The Village, the City,

and the Rhythms in between

It starts with a distant violin, and is later joined by energetic syncopated percussion and other strings. It’s reminiscent of the Middle East and a bunch of other places, and yes, it will be playing at the Canadian Arab Institute’s upcoming gala concert, Sultans and Divas, on December 4th

“The Road to Kfar Mishki” is just as it sounds – a journey into the Beqaa Valley – from Beirut into one of the little villages in it – Kfar Mishki. A musical journey in its current form, “The Road to Kfar Mishki” actually started out as a real journey in Lebanon. 

Chris McKhool, co-founder of the ensemble Sultans of String, went on a trip to his father’s hometown in Lebanon – Kfar Mishki. He was looking for people who resembled his father and was inspired enough to write a piece about that search – the search for the roots, somewhere.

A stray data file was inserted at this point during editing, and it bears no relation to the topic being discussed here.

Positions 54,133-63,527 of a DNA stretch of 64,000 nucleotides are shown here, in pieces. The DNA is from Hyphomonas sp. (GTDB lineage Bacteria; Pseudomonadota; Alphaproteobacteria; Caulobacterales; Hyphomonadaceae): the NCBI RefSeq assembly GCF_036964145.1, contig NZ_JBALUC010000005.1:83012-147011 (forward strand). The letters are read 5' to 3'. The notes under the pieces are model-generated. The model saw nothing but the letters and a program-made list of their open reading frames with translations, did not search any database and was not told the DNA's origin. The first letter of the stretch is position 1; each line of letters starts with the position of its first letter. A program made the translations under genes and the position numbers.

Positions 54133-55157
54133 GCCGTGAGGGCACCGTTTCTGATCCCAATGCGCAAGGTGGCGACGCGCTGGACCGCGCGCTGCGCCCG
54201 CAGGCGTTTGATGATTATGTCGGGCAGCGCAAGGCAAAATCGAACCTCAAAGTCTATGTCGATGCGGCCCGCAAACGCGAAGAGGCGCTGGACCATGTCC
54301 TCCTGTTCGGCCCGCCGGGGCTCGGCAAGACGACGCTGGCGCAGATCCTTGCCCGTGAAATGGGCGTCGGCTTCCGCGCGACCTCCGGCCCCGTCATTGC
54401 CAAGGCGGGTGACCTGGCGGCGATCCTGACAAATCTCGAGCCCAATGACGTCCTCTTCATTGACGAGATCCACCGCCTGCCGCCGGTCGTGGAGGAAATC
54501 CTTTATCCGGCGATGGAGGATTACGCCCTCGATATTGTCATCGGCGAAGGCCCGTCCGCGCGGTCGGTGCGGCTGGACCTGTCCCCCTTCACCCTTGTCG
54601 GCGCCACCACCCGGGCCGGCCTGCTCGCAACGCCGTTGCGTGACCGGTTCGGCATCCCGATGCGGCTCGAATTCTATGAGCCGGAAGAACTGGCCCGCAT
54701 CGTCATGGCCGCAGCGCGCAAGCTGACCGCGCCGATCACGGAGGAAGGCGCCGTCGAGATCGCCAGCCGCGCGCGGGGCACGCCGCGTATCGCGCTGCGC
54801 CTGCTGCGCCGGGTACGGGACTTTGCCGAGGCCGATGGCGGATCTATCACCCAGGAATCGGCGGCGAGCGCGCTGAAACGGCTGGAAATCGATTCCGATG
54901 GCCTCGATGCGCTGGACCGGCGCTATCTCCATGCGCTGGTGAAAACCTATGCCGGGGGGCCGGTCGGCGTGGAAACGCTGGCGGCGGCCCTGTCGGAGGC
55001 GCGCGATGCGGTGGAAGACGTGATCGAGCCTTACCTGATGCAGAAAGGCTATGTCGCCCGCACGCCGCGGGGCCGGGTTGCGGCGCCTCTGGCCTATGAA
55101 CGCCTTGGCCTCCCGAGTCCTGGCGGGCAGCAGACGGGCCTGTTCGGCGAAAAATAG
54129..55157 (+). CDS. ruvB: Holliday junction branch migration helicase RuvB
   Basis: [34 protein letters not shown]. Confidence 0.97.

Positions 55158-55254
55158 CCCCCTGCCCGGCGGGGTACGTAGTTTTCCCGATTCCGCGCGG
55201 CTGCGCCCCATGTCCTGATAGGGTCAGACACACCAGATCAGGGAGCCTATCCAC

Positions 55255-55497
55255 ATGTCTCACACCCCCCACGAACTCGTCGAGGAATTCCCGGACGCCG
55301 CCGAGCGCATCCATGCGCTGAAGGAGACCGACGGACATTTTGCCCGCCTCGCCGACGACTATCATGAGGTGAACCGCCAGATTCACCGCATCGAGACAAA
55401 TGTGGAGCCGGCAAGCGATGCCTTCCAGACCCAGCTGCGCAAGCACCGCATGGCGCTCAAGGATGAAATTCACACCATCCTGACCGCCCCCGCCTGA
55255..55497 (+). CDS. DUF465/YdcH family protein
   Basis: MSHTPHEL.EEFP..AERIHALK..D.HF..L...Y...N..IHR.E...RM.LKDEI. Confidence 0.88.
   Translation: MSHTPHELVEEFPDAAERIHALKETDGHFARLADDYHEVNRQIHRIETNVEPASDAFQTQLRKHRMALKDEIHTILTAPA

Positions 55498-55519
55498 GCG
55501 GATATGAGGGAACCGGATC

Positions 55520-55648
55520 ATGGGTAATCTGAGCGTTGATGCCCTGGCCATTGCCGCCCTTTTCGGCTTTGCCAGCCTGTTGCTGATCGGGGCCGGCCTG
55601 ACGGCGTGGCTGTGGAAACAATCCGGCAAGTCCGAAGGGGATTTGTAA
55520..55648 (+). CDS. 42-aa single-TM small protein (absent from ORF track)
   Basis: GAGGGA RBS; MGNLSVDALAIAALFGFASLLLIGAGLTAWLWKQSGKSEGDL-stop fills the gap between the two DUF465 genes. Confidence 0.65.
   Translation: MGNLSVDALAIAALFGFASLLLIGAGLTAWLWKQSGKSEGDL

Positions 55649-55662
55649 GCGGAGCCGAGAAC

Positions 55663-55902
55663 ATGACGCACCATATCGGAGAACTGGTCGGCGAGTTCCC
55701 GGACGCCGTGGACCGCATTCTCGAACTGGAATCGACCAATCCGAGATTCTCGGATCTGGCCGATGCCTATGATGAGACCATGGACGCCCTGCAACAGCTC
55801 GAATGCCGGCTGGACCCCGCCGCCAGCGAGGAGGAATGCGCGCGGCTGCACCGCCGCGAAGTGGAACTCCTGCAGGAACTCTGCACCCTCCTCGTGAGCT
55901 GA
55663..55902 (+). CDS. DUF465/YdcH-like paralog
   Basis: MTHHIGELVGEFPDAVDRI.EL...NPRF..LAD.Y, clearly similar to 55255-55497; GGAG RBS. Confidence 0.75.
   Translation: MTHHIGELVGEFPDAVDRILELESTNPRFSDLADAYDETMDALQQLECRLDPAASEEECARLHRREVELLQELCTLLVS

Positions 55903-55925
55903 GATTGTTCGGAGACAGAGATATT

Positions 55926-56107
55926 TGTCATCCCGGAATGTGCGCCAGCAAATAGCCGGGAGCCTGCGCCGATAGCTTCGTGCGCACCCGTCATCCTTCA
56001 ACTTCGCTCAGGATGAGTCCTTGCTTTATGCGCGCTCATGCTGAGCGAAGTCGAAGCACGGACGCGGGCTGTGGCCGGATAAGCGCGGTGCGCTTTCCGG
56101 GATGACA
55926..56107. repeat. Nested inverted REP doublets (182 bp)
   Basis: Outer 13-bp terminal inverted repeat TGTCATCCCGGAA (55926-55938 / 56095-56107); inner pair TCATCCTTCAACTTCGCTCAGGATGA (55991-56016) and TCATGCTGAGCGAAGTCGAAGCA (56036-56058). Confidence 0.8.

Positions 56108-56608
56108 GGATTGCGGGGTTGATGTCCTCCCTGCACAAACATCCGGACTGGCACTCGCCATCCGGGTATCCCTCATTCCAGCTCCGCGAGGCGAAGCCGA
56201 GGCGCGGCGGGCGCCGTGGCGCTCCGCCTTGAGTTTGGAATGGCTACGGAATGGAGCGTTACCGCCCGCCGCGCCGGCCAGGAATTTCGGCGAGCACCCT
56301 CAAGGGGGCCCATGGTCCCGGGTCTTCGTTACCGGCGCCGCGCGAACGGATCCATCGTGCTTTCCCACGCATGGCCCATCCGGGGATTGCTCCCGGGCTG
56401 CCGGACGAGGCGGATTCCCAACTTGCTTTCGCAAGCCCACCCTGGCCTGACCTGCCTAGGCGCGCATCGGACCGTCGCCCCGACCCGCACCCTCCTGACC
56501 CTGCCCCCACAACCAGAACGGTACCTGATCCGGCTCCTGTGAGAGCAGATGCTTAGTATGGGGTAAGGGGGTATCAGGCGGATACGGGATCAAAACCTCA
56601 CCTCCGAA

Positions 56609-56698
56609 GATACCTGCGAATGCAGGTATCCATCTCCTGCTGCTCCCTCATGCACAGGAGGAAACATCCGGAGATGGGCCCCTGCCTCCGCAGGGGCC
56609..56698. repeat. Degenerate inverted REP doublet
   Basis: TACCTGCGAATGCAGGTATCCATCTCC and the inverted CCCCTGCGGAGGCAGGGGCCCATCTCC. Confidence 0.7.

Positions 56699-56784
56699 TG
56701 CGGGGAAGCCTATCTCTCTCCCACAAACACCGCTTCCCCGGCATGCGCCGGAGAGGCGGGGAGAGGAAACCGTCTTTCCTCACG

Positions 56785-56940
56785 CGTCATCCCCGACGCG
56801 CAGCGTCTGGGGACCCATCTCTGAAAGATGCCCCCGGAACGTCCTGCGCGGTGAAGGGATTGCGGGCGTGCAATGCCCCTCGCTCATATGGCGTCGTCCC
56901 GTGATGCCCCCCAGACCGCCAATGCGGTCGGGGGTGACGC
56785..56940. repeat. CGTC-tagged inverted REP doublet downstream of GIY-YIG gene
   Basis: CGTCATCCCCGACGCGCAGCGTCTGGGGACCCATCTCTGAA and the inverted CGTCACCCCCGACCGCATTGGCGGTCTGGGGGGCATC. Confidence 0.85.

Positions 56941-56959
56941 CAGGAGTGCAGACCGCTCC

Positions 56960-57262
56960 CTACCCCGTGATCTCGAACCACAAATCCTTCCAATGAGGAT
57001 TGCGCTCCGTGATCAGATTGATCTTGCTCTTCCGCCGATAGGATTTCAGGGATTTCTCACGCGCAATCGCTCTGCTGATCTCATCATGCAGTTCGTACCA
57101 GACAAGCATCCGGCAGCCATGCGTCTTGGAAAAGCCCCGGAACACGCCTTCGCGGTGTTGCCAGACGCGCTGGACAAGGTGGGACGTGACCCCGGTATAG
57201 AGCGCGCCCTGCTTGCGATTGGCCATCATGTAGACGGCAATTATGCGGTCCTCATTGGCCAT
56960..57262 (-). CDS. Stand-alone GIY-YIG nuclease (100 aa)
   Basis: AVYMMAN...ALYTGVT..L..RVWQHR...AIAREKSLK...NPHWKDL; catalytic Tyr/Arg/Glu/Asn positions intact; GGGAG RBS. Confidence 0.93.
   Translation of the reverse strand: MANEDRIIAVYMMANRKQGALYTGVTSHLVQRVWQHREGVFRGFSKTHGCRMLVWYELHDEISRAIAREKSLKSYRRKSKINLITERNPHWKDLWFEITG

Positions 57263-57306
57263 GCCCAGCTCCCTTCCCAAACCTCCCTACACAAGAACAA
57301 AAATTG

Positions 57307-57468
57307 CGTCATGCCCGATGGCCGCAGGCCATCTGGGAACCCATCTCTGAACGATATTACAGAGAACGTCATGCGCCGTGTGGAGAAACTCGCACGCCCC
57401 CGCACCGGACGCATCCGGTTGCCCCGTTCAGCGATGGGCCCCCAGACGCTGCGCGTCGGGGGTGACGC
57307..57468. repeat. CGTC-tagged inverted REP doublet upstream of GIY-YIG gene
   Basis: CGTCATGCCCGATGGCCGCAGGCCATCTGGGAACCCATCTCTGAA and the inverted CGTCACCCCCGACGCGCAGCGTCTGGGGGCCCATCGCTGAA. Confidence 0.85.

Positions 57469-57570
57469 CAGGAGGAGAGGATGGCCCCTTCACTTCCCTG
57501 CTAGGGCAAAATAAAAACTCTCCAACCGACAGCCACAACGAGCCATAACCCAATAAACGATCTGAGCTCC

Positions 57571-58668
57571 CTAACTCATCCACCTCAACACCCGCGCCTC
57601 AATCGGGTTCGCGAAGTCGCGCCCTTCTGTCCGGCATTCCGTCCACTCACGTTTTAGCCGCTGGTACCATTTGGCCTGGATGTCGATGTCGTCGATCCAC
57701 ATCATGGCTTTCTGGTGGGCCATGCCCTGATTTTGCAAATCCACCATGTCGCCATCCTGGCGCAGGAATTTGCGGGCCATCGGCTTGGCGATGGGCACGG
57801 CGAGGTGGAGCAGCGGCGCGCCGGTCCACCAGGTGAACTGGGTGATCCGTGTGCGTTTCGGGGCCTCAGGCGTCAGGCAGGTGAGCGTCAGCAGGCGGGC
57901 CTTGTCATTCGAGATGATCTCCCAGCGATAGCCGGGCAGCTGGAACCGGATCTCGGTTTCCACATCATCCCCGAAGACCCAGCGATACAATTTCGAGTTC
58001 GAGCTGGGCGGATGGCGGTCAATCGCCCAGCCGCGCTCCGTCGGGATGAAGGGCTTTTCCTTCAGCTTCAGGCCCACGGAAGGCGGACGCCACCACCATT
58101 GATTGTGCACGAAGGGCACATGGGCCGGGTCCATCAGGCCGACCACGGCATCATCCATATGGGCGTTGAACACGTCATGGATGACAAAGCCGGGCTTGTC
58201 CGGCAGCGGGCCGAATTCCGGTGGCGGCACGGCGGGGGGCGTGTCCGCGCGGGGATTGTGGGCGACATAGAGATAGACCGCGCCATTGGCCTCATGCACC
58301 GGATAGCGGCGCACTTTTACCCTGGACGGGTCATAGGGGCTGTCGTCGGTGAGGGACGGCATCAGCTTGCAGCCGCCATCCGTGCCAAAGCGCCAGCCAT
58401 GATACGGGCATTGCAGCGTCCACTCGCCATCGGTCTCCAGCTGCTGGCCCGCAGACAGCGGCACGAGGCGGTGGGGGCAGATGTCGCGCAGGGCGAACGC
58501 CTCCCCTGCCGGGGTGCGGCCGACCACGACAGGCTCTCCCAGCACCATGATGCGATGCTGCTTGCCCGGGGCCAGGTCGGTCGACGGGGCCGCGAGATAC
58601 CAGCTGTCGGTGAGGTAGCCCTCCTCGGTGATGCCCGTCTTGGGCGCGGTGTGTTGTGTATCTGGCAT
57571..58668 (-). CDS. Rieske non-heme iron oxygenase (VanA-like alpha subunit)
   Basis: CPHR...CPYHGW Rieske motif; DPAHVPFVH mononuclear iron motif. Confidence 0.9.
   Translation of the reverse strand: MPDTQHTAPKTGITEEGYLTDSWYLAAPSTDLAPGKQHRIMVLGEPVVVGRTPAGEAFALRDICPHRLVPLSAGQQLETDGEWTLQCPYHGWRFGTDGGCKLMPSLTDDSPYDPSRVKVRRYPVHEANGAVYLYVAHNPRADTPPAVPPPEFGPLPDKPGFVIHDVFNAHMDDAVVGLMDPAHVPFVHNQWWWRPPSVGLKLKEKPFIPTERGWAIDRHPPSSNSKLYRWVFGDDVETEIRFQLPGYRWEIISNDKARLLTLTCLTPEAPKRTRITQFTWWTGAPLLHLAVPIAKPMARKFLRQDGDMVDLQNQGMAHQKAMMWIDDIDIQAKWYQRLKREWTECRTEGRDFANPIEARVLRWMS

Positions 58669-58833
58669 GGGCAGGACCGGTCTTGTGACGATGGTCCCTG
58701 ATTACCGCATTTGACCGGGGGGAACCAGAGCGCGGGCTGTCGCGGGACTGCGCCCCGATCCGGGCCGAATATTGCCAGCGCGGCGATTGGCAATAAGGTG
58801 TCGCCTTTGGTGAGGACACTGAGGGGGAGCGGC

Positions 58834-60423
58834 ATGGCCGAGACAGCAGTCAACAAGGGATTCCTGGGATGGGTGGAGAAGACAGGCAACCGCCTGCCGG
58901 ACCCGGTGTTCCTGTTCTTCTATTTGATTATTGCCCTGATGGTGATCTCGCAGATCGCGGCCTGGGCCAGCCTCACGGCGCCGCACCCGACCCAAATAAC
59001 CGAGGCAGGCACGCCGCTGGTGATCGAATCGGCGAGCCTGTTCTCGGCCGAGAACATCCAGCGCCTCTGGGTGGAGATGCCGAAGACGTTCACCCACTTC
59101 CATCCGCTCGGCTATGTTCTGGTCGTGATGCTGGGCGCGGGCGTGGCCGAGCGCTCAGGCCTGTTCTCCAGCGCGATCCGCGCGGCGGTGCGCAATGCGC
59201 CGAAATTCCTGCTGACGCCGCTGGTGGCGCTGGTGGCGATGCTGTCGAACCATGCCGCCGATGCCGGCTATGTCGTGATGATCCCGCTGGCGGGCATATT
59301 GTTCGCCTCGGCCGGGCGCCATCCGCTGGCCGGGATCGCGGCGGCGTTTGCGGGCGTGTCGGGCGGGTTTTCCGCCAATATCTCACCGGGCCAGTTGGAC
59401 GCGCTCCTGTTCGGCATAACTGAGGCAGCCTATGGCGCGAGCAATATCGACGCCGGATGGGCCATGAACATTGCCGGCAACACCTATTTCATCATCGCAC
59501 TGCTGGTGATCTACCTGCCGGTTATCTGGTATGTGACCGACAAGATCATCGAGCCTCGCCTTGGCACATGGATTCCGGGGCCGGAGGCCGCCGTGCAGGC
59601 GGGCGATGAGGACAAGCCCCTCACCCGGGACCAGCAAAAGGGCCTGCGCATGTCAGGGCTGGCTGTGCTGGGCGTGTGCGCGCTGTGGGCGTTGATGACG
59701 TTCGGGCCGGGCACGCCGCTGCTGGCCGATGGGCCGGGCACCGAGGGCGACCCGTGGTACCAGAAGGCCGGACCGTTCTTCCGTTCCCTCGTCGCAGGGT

But that’s only one of the journeys that inspired the music. The other one is Chris’ meeting Kevin Laliberte. After getting off the road from touring and hearing him play guitar, he knew a collaboration of some sorts was a must! 

And so it happened. They did the first recording in 2007, and now they play in an ensemble of 6, including guitarist Eddie Paton, bass master Drew Birston and David Woodhead, and Cuban master percussionists Chendy Leon and Alberto Suarez.  Together, they write, play and improvise a mix of Middle Eastern, Latin, Gypsy-jazz, and folk rhythms. 

Now, if you’re wondering what that mix means in musical terms, you could easily resort to good old Google and its friend, YouTube. But a nicer idea would be to come see them play live at Koerner Hall in December. Their strings will take you to meditative places, and their percussion and Oud, played by Oud master Bassam Bishara, will make you dance, or maybe even clap along (which Chris and his Strings will most likely ask you to!)

Tickets are now on sale HERE!

Photograph by: Steve Gerecke, Ottawa Citizen